Confederate Quotes

Then perhaps, to relax, Ewell directed the placement of a battery to cover the fort. At that moment a woman rode up to him to report what she had seen of the Federal advance. Ewell was no romantic like Beauregard or Rosser. He had little use for such heroines, and abruptly told her there would be firing here soon. "You’ll get killed," he said. "You’ll be a dead damsel in less than a minute. Get away from here! Get away!’ When Madam declined to leave, Ewell was astonished at her bravery. "Women," he said to Gordon, jerking his thumb in the lady’s direction. "I tell you, sir, women would make a grand brigade–if it was not for snakes and spiders! They don’t mind bullets–women are not afraid of bullets; but one big black snake would put a whole army to flight."

Lt. Gen. Richard S. Ewell
prior to the Battle of First Manassass
July, 21, 1861
Reminiscence of the Civil War
John B Gordon
Charles Scribner’s Sons
New York, 1903


[Referring to Ewell’s statement above] "And he had not fired very wide of the mark. It requires the direst dangers, especially where those dangers threaten some cause or object around which their affections are entwined, to call out the marvelous courage of women. Under such conditions they will brave death itself without a quiver. I have seen one of them tested. I saw Mrs. Gordon on the streets of Winchester, under fire, her soul aflame with patriotic ardor, appealing to retreating Confederates to halt and form a new line to resist the Union advance. She was so transported by her patriotic passion that she took no notice of the whizzing shot and shell, and seemed wholly unconscious of her great peril. And yet she will precipitately fly from a bat, and a big black bug would fill her with panic."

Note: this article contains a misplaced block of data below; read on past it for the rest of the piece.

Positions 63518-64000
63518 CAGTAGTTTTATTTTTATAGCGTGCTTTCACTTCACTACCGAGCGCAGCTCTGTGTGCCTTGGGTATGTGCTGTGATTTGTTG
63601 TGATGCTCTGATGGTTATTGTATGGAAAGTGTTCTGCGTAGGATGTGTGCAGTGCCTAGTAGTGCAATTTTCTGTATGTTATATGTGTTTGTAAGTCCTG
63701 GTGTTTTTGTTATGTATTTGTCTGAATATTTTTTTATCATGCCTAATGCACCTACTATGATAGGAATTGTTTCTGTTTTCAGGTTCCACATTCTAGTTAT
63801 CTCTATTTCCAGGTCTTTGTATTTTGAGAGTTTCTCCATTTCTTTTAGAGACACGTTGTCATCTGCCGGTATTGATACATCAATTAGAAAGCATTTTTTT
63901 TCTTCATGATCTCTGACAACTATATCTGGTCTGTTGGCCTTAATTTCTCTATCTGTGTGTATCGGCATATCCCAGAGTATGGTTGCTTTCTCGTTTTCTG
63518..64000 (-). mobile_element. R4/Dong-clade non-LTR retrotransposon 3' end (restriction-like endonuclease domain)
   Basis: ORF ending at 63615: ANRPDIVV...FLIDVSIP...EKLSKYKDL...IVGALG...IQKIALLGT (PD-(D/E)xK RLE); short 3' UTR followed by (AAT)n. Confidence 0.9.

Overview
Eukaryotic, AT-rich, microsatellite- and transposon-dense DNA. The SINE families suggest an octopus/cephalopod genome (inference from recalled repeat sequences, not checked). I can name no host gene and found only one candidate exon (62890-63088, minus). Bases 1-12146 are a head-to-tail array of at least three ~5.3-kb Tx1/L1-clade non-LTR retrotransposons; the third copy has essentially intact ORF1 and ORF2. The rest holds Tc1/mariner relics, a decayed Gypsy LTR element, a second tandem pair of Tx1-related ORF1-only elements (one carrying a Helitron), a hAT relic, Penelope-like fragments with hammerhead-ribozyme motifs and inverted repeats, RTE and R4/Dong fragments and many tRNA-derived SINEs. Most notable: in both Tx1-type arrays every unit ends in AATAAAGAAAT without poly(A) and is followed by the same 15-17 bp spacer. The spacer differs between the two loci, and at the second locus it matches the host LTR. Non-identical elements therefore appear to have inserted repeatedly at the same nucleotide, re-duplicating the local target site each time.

Lt. Gen. John B. Gordon
Reminiscence of the Civil War
John B Gordon
Charles Scribner’s Sons
New York, 1903


"Indeed in this war more truly than in any other the spirit of lovely woman points the dart, hurls the javelin, ignites the mine, pulls the trigger, draws the lanyard and gives a fiercer truer temper to the blade in far more literal sense than the mere muscular aggressions of man."

Maj. Gen. J.E.B. Stuart
from a letter to his cousin Nannie
Nov. 13, 1863